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Such Is My Beloved Mass Market Paperback – January 1, 1977
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From the Inside Flap
One of the great novels of the 1930s, Such Is My Beloved recounts the tragic story of two down-and-out prostitutes and the young priest who aspires to redeem their lives. The novel is at once a compassionate portrait of innocence and idealism, and an emphatic condemnation of a society where the lines between good and evil are essentially blurred.
Such Is My Beloved is widely considered to be Morley Callaghan?s finest novel.
About the Author
Morley Callaghan’s literary circle included Hemingway, Fitzgerald, and Joyce. In a career spanning more than six decades, he published sixteen novels and more than one hundred works of short fiction.
From the eBook edition. --This text refers to an out of print or unavailable edition of this title.
Top customer reviews
In this novel written and set in the 1930s, in the midst of the Depression, an earnest young priest, Father Dowling, focuses his charitable work on two neighborhood streetwalkers, Midge and Ronnie. He hopes that by befriending them, spending time with them, and helping with their material needs, he can save them from lives of destitution, debasement and sin. If material assistance fails to mitigate the travails of their earthly existence, Father Dowling hopes his prayers and personal suffering will save their souls.
Church and society can’t wholly come to accept that Father Dowling’s regard for these fallen women might be Christ-like, and worry that he will cause scandal. Father Dowling sacrifices everything for these two women--even the money he saves off to send to his mother and brother who helped him through seminary, a decision that makes us, too, question his judgement. His earnestness and single-mindedness in helping these young women blind him from seeing the possibility that he just might make things even worse for them, and that, in fact, they, too bear some culpability for their lives. Despite Father Dowling’s questionable actions, it is the rich and powerful who ultimately suffer the reader’s disdain for their lack of compassion and obsession with social status.
Although Father Dowling’s appeals for charity in the case of Midge and Ronnie can’t pierce the bourgeois armor of his well-heeled parishioners, it is evident that his profound and chaste love of the streetwalkers ultimately does affect the good but all-too-political bishop who seeks to punish him. There is some thin hope that the priest’s seemingly futile work has had some redemptive value for the bishop’s troubled conscience.
Morley Callaghan’s style of writing is unpretentious and spare. In some ways the novel anticipates film noir of the 40s and 50s. It is in no way pious; this is not a “religious story” in that sense. One would also be mistaken to assume the naïvete of the characters on the basis of the simplicity of the style. Father Dowling, for instance, continually surprises the reader by revealing that he understands the situation better than he lets on.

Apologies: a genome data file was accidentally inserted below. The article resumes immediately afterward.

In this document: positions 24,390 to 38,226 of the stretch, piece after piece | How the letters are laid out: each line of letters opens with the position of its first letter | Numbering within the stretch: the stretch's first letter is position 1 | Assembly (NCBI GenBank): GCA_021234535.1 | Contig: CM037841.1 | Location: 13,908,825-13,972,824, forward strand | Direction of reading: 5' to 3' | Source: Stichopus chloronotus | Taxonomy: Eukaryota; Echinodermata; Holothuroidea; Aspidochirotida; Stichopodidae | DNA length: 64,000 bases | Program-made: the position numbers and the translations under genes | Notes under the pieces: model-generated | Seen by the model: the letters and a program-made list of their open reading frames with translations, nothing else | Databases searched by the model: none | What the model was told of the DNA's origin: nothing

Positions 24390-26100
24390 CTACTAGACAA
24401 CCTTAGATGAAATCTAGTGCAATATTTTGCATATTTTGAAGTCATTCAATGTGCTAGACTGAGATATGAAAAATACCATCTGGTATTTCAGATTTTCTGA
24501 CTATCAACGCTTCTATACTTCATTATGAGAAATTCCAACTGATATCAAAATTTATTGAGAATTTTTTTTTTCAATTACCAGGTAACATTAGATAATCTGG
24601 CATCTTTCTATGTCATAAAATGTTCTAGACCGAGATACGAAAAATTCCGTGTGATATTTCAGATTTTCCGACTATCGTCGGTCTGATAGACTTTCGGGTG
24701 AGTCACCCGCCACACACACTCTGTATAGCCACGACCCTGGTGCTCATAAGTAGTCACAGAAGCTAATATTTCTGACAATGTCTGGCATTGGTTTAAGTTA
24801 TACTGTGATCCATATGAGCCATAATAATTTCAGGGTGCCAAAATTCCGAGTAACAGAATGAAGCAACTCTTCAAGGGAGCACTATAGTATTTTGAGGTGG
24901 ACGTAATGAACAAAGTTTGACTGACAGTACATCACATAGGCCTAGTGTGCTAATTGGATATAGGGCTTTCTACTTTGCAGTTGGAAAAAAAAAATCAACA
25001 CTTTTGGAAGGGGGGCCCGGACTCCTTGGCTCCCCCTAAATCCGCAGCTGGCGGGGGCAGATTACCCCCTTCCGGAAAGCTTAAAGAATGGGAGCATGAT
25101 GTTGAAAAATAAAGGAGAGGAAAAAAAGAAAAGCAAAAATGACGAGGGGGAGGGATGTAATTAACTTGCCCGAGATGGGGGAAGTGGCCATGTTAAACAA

Aside from being a well-crafted story, “Such is My Beloved” is both a testament to faith and trenchant criticism of the injustices of laissez-faire and the misguided use of Church authority. Moreover, the novel challenges us to love as deeply and profoundly as does Father Dowling, even if in so doing we should become uneasy and uncomfortable--perhaps especially then.
The novel I found took a while to work up. The lead charactor of the Catholic Priest was a positive one for me as I saw him as a figure who merely wanted to help people. He was altruistic to the core and really believed in what he was doing. In the end we find that his high state of conviction had gotten him into deep trouble with the people he was trying to help as well as the institution which he represented to the very core of its teachings.
I don't think this book was written to be criticism towards the Catholic Church or even to higher classes. The lawyer friend in the book was a very likable fellow and is balanced to the two prostitutes. I do however believe that this book is commenting on the small line between passion and obsession. MOst of the women in my class felt that the main charactor got what he had coming as he seemed a stalker like figure who took things too far. I interpreted it as a tragedy because we see the core of this mans beliefs and see what he is trying to do- merely to help others. This is not worong and he placed much effort inbto this plight. Total tragedy.
Read the book anyways. It is good stuff and maybe respond to this entry and tell me what you think. I have also heard some criticism on sexual uundertones. I don't really think that this was prevalent, but if that's what it takes you to get you to read this, well, I guess it has done the trick.
I want to add how beliebvable the settings are for this. It takes place in Montreal, but I think it is believable to be any city in Canada. I live in Calgary myself and see the Cecil tavern and hotel being the setting, or if you are in Medicine Hat, I think the Sin Bin relates. Try reading this book with that in mind.